Building a Better World
In a world of Wal-Mart pricing and warehouse shopping, do consumers care about anything other than the cost of products and services? Do they consider the policies or practices of organizations producing those goods?
Believe me, I can be pretty frugal, even downright cheap, but I boycott some companies whose practices I don’t agree with or who, in my opinion, have badly mishandled crises—it doesn’t matter how low their prices are.
I’m not alone. A 1999 survey, Environics International’s Millennium Poll on Corporate Social Responsibility (www.mori.com/polls/1999/millpoll.shtml), showed 40% of the 25,000 respondents worldwide had considered “punishing” a company (not purchasing its products or services) based on their perception of it. One in five respondents actually avoided such a company’s products or shared a negative perception of it with others.
U.S. consumers were among the most likely in the survey to say the role of businesses is not just to make profits and create jobs; it is also to build a better society. More than three-fourths of U.S. respondents said they hold companies at least partially responsible for avoiding bribery or corruption, keeping operations and supply chains free of child labor, preventing discrimination and protecting the enviroment and worker health and safety.
This view is what most would call social responsibility: a “company’s obligation to be sensitive to the needs of all of its stakeholders in its business operations,” according to Wikipedia (http://en.wikipedia.org).
ASQ’s fourth futures study, conducted last year, showed the value of any product, service or business will include how well it sustains the triple bottom line: financial, societal and environmental results (see the January issue of QP, p. 37). That’s one reason ASQ is administering the U.S. technical advisory group (TAG) for a new social responsibility standard being developed by the International Organization for Standardization (see p. 35 of this issue).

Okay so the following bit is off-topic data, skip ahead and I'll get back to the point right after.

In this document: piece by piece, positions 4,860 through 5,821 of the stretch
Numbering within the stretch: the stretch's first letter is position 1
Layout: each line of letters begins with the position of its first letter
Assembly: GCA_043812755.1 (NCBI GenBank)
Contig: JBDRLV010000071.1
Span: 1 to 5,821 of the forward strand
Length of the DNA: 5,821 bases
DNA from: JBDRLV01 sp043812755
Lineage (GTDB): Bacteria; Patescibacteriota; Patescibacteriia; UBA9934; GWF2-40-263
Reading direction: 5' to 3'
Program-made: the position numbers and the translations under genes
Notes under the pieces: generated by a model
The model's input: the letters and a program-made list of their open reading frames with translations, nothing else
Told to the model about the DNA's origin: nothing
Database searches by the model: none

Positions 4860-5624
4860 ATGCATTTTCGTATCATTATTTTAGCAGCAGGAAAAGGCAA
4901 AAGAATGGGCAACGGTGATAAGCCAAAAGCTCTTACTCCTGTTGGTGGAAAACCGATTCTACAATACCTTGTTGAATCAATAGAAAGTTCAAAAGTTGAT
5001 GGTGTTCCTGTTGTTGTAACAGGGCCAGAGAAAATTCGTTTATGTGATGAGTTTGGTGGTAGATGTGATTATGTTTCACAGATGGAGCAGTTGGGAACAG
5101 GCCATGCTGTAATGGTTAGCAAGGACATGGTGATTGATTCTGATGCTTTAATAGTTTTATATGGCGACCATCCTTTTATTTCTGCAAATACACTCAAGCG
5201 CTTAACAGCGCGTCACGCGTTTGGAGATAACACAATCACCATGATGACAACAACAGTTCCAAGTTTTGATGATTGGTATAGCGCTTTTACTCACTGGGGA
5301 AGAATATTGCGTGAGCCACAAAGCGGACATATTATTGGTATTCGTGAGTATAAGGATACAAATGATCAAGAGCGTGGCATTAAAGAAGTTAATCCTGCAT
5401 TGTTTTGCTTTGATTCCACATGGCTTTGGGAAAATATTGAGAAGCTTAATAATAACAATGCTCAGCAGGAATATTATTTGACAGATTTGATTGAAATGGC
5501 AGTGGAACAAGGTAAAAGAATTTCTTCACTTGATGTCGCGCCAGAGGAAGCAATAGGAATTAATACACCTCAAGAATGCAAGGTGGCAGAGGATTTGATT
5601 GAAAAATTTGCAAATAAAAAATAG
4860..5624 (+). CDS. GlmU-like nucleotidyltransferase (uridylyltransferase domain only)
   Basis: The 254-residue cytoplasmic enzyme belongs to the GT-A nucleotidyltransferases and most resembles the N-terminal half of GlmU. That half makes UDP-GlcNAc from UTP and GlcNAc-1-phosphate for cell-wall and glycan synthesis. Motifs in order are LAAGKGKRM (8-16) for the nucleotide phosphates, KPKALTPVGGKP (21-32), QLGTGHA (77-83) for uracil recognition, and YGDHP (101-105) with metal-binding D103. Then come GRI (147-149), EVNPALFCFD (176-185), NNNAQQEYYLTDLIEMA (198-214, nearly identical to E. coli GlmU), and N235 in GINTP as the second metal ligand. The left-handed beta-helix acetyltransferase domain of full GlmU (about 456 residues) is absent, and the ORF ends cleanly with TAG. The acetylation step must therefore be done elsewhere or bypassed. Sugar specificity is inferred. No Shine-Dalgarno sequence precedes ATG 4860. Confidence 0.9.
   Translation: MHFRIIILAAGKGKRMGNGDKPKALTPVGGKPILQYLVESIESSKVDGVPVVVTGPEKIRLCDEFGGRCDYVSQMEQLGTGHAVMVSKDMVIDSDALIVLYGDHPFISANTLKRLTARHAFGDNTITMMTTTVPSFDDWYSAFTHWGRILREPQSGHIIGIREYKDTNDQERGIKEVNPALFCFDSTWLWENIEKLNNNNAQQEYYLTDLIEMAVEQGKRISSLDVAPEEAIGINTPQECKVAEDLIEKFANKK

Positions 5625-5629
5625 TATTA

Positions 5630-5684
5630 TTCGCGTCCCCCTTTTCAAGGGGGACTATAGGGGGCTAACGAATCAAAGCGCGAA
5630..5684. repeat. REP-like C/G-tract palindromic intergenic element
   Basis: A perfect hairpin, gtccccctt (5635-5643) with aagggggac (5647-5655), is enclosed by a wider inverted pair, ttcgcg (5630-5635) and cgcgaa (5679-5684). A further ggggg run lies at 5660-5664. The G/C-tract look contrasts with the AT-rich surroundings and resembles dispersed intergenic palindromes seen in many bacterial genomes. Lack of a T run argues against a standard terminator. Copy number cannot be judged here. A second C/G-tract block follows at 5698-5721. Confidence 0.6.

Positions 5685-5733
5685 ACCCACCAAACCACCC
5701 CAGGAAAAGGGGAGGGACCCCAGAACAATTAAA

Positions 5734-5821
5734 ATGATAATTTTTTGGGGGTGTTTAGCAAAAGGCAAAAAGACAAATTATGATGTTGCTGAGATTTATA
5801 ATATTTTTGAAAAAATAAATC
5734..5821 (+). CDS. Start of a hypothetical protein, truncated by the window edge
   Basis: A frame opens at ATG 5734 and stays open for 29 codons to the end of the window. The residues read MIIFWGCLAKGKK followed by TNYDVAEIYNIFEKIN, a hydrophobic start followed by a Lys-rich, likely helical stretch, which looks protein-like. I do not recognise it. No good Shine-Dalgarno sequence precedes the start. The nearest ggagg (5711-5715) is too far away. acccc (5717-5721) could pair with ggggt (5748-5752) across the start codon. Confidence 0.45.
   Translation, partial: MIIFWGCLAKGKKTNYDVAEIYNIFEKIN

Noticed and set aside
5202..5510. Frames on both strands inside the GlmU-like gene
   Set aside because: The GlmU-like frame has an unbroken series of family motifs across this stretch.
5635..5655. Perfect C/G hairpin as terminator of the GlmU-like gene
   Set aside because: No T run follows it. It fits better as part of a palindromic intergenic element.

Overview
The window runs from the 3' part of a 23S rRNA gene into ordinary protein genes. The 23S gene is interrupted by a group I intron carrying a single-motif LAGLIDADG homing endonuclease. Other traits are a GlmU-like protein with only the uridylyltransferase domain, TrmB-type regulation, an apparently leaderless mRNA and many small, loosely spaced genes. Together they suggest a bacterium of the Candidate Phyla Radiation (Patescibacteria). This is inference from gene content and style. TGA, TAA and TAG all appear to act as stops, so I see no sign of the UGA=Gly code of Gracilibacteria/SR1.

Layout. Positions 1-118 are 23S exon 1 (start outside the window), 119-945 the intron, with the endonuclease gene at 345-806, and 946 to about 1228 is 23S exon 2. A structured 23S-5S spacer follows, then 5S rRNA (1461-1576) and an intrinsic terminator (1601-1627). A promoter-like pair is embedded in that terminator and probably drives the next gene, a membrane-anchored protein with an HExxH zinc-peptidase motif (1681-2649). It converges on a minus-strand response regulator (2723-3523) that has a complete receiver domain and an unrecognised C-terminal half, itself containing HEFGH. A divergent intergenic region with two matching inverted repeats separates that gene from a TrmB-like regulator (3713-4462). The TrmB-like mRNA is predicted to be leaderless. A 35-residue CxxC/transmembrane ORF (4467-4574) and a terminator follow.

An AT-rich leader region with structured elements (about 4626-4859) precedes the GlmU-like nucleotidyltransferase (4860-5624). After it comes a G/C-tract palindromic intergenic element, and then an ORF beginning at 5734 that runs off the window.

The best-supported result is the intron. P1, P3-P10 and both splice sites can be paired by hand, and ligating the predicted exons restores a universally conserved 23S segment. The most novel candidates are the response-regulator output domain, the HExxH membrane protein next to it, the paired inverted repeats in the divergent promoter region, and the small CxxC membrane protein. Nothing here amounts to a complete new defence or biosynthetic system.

To support the TAG launch, the Society surveyed about 100 managers from Fortune 500 companies. While 90% said corporate social responsibility programs are important to the future of the U.S. economy, 40% don’t have a policy in place or plan to implement one.
What about your organization? Does it at least practice ethics management? If not, or you think its ethics program could be stronger, see p. 25 to find out how quality can and should be the foundation for sound ethics.
At the very least, you can make sure all this starts at home by knowing and following ASQ’s code of ethics (www.asq.org/about-asq/who-we-are/ethics.html). Among the fundamental principles it requires of members and certification holders is “using their knowledge and skill for theenhancement of human welfare.” If that’s not social responsibility, I don’t know what is.